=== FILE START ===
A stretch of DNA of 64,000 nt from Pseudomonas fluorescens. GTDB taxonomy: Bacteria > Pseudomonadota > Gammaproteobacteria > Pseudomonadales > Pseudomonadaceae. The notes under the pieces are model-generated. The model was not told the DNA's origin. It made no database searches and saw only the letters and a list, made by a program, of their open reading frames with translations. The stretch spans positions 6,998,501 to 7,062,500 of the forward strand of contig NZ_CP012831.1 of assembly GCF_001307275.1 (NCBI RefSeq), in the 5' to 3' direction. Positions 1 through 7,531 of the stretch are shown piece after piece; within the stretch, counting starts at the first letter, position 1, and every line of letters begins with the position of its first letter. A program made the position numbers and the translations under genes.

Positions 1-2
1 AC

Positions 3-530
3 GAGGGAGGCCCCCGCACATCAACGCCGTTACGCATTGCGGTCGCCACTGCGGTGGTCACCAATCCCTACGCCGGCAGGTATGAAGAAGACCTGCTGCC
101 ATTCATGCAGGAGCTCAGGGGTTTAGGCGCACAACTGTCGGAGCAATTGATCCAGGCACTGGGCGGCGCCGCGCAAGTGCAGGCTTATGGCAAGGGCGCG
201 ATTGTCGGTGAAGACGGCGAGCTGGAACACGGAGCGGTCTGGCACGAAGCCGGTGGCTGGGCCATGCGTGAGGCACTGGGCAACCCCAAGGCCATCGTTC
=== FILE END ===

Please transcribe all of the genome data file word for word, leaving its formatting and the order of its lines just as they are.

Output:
A stretch of DNA of 64,000 nt from Pseudomonas fluorescens. GTDB taxonomy: Bacteria > Pseudomonadota > Gammaproteobacteria > Pseudomonadales > Pseudomonadaceae. The notes under the pieces are model-generated. The model was not told the DNA's origin. It made no database searches and saw only the letters and a list, made by a program, of their open reading frames with translations. The stretch spans positions 6,998,501 to 7,062,500 of the forward strand of contig NZ_CP012831.1 of assembly GCF_001307275.1 (NCBI RefSeq), in the 5' to 3' direction. Positions 1 through 7,531 of the stretch are shown piece after piece; within the stretch, counting starts at the first letter, position 1, and every line of letters begins with the position of its first letter. A program made the position numbers and the translations under genes.

Positions 1-2
1 AC

Positions 3-530
3 GAGGGAGGCCCCCGCACATCAACGCCGTTACGCATTGCGGTCGCCACTGCGGTGGTCACCAATCCCTACGCCGGCAGGTATGAAGAAGACCTGCTGCC
101 ATTCATGCAGGAGCTCAGGGGTTTAGGCGCACAACTGTCGGAGCAATTGATCCAGGCACTGGGCGGCGCCGCGCAAGTGCAGGCTTATGGCAAGGGCGCG
201 ATTGTCGGTGAAGACGGCGAGCTGGAACACGGAGCGGTCTGGCACGAAGCCGGTGGCTGGGCCATGCGTGAGGCACTGGGCAACCCCAAGGCCATCGTTC